Bitcoin and other cryptocurrencies have risen dramatically over the past year or so, and many investors are wondering if they should put some of their money into these digital assets.

While there are clearly some investors who believe very strongly in bitcoin's long-term potential, we're not so sure. In this Jan. 11 Fool Live video clip, Fool.com contributor Matt Frankel, CFP, explains to Intry Focus: Financials host Jason Moser the three reasons he won't invest any of his own money in bitcoin, especially at the current elevated price. 

Jason Moser: Well, Matt, speaking of fintech and banking of the future and all that jazz, we've seen over the past 24 hours, we don't get into Bitcoin very often on this show. It's not really what we cover here, but by the same token, we've seen Bitcoin pull back considerably here over the last 24 hours. I think it's down somewhere in the neighborhood of about 20% here. You have some opinions on the matter. Why don't you elaborate a little bit for us.

Matt Frankel: Now you're going to make me be the bad guy again.

Moser: Well, I mean, I've got thoughts too, but I'm going to go ahead and let you start. [laughs]

Frankel: Well, for one, well, Bitcoin is still several times more than it was at this time last year so it's taking one of the greatest falls. Bitcoin hit over $40,000 a coin last week, and has since pulled back a little bit. Over the past 24 hours alone, it's down about 18%. Right around $32,800, right before we started recording this. Regardless of your opinions of Bitcoin, this volatility first makes me tell you to be careful. It's a volatile asset. There are three arguments that I often hear in favor of Bitcoin. I know I personally don't own any Bitcoin. I've mined Bitcoin. I actually mined about 12 coins in total back in 2012-2013 time frame.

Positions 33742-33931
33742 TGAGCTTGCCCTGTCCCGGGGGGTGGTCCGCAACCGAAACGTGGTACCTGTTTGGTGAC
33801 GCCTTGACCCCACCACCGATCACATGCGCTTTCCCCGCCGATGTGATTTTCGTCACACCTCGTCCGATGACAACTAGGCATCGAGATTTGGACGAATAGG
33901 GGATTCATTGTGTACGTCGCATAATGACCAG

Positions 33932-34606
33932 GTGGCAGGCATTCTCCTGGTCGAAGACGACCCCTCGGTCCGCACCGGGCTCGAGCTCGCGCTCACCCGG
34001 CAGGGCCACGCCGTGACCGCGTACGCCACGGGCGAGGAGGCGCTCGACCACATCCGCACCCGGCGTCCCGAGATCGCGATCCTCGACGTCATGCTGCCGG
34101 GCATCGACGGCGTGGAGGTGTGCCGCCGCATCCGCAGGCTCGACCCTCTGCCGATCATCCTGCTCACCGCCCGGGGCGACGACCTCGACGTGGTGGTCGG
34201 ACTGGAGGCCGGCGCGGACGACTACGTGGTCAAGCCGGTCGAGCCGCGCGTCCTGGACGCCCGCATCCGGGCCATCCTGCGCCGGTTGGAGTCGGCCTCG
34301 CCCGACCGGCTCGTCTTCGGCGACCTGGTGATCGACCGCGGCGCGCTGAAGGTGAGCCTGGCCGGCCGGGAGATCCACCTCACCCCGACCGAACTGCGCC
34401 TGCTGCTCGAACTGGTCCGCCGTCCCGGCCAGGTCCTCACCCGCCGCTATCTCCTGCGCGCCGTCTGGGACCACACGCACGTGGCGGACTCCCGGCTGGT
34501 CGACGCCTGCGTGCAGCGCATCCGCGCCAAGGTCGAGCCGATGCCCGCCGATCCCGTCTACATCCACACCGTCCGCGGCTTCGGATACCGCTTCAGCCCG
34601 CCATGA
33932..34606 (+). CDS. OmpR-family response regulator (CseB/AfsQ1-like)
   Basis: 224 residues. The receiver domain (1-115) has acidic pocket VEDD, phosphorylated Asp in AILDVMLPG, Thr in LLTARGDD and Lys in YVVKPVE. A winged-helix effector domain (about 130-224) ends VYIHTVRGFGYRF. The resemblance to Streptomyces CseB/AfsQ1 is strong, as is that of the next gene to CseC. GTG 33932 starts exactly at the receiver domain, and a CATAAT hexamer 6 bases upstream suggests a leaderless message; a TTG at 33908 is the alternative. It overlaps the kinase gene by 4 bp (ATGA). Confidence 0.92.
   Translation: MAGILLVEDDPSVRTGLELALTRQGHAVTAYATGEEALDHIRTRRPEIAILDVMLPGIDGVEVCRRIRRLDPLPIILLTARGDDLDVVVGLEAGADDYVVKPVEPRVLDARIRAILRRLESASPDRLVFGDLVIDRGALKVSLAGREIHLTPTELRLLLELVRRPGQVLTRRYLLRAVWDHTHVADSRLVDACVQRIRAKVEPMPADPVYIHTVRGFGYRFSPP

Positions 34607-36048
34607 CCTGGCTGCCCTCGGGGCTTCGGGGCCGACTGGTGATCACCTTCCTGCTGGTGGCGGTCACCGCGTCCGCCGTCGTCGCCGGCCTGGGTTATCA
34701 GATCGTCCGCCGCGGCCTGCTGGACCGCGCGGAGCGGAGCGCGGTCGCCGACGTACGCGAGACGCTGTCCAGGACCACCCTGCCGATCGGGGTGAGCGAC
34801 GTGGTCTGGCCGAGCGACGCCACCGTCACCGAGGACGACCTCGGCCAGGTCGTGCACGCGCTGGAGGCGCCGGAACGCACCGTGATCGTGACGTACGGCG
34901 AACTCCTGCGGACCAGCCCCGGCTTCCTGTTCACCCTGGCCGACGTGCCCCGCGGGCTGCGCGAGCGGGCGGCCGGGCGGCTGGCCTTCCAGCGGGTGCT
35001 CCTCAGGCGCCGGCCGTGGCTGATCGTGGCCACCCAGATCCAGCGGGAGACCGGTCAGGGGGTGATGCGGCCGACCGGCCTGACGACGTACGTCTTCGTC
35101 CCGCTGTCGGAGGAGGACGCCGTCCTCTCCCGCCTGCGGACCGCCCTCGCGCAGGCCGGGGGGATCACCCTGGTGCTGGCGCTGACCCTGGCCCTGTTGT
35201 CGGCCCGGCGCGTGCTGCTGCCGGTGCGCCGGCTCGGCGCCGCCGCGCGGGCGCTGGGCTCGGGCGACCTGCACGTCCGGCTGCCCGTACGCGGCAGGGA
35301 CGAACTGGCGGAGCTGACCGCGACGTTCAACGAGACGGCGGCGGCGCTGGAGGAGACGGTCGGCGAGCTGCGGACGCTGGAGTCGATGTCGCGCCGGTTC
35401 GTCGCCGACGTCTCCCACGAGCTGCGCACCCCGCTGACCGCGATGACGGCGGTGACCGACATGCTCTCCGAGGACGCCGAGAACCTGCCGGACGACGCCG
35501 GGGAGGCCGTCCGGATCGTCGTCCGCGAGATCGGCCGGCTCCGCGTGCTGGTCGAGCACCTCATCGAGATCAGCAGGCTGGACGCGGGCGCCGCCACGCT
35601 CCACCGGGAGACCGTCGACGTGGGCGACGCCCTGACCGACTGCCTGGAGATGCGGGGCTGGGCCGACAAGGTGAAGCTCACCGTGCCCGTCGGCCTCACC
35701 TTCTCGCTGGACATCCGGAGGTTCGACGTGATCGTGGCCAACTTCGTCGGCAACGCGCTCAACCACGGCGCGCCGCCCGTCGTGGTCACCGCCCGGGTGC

Moser: Wow.

Frankel: I wish I still had them. [laughs] Maybe that's a little bitterness coming through.

Moser: Possible.

Frankel: I understand the concept. I understand how it works. I understand the utility of it. There's three main arguments that I always hear when people tell me I should own Bitcoin. One is that it's scarce. It has a limited amount, and you can't make anymore. My colleague, Sean Williams, has an article on Fool.com right now that points out, it would just take a majority of the Bitcoin community to agree to raise that. You could make more Bitcoin. I mean a majority consensus is why we have things like Bitcoin Cash, the offshoot cryptocurrency. Not only that, I checked right before we came on here, there are 4,308 different cryptocurrencies that are officially recognized right now. [laughs] Of those, $270 billion of cryptocurrency value is not Bitcoin. If Bitcoin is getting too expensive and still valuable, people can just use a different one.

Moser: Sure.

Frankel: There's a reason that there's over $100 billion in the second largest cryptocurrency. I mean, the scarcity argument, I don't totally buy. No. 2 of the argument that it's a store of value, like gold. For one, forget about the scarcity thing where you can't make more gold, but potentially there could be more Bitcoin made. Forget about that. I don't want a store of value that can fluctuate by 20% in a day. That's not a stored value.

Moser: Yeah, I agree. I mean, I'm not interested in that.[laughs]

Frankel: My savings account is a stored value because it's value doesn't fluctuate. I mean, you could say that inflation over time it will fluctuate but not by 20% in a day.

Moser: Yeah.

Frankel: This is why people, I think it was Venezuela that had a hyperinflation if I'm not mistaken.

Moser: Yeah. I believe you're right.

Frankel: That's why people were storing value in that currency because it was very volatile and unpredictable at that point.

Moser: Makes sense.